I do think there is something wrong with it if you buy into the Catalan identity crap, but not with liking the team overall. The cash-cows players certainly aren't Catalan, now are they? In fact I think that a lot of their success is attributable to the fact that the other major Catalan club refused to hire any non-Catalan players for a long time, and fell behind in the quality of football they were playing.

I apologize for the late of my reply.

*I don't know the case of major Catalan clubs who refused to buy non-Catalan players, i do know Espaynol which related to the spanish crown and therefore the combination with the white colour - just like Real Madrid.

*There is definitely high number of Catalans in the team: Valdes; Puyol; Piqué; Xavi; Busquets; Bojan, all of them were raised in La Masia.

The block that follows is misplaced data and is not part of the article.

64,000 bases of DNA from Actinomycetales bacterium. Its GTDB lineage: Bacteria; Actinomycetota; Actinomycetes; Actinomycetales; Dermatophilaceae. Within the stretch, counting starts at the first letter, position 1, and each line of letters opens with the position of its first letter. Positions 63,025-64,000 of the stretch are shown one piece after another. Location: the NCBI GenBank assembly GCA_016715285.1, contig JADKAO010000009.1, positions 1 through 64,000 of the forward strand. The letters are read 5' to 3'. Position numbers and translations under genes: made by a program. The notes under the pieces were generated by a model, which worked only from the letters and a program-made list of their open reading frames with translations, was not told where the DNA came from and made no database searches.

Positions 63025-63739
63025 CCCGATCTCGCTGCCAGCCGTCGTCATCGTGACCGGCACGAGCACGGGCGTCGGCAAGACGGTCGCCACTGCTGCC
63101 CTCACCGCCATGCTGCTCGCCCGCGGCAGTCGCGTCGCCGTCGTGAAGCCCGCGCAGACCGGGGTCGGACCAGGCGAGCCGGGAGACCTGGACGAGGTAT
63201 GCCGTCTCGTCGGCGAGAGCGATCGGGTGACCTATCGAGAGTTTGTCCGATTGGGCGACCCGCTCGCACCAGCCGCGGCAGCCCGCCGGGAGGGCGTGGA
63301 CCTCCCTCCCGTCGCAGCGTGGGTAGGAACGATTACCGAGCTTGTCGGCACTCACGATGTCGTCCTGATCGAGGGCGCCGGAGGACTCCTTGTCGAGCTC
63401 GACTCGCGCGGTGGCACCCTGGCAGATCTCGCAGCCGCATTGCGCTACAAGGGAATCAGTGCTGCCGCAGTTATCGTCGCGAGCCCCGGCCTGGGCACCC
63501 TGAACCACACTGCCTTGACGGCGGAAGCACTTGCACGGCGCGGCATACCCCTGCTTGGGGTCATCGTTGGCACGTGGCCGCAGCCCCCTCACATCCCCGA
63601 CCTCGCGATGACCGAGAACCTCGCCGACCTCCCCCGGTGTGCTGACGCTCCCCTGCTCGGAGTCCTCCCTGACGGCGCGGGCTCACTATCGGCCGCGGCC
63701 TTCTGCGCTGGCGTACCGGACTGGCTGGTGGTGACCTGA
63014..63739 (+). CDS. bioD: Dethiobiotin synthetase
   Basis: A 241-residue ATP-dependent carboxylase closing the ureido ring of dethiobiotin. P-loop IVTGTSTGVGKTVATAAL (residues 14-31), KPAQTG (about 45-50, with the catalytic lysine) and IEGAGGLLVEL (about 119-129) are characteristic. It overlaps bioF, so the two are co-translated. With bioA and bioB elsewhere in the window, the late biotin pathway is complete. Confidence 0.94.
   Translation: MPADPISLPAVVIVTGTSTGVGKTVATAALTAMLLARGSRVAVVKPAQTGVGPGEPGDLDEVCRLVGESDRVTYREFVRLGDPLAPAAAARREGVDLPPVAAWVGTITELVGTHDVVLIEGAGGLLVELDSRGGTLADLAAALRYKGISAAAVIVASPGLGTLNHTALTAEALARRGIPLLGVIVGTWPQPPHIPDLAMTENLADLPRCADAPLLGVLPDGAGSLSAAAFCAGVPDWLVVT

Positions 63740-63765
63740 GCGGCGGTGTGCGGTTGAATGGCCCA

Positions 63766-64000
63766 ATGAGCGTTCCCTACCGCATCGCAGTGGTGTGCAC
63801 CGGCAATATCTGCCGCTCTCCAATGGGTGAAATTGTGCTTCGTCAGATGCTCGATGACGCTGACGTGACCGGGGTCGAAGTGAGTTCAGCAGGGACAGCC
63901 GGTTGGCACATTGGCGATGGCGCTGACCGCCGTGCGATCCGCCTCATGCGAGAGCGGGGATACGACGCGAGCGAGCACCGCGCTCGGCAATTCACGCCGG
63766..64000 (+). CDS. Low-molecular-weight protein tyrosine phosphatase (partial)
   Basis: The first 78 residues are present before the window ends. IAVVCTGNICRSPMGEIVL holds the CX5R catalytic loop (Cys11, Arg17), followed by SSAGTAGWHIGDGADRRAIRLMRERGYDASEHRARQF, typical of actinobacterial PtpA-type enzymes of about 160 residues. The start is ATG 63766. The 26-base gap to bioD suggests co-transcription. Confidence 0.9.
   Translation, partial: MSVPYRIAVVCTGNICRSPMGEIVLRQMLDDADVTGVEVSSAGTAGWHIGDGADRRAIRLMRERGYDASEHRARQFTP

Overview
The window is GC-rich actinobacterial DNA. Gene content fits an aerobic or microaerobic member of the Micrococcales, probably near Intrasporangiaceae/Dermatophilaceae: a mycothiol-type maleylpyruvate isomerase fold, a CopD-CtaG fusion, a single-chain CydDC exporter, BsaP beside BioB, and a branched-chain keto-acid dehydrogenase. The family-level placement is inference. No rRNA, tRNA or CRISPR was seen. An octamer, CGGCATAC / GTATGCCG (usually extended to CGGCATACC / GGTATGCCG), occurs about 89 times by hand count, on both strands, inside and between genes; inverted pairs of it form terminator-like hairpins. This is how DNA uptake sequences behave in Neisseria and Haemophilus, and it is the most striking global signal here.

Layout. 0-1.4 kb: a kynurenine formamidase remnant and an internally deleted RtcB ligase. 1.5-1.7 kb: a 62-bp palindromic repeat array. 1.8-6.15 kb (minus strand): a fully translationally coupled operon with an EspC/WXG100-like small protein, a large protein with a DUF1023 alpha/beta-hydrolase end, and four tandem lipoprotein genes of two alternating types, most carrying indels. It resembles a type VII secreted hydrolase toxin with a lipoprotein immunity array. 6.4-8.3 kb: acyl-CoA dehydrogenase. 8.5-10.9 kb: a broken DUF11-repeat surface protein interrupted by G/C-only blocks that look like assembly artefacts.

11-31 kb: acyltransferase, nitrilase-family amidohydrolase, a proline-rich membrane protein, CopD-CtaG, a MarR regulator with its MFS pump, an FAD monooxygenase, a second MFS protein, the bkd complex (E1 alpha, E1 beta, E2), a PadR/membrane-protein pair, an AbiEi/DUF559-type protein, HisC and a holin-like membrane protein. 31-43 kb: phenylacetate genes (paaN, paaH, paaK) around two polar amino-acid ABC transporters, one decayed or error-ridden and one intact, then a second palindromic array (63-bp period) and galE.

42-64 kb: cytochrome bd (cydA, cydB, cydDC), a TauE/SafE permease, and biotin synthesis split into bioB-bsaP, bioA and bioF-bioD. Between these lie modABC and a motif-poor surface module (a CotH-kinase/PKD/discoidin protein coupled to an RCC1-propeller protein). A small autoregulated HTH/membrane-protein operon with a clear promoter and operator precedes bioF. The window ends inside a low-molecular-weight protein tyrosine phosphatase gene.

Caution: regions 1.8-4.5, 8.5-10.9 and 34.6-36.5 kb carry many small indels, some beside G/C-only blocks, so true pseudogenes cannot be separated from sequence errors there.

*"Los Blancos" (Real Madrid) use the method of elections just as well, is that what Castillia is all about?!

Edited by Uriah
Link to comment
Share on other sites

Join the conversation

You can post now and register later. If you have an account, sign in now to post with your account.

Guest
Reply to this topic...

×   Pasted as rich text.   Paste as plain text instead

  Only 75 emoji are allowed.

×   Your link has been automatically embedded.   Display as a link instead

×   Your previous content has been restored.   Clear editor

×   You cannot paste images directly. Upload or insert images from URL.

Loading...
 Share

  • Recently Browsing   0 members

    • No registered users viewing this page.
×
×
  • Create New...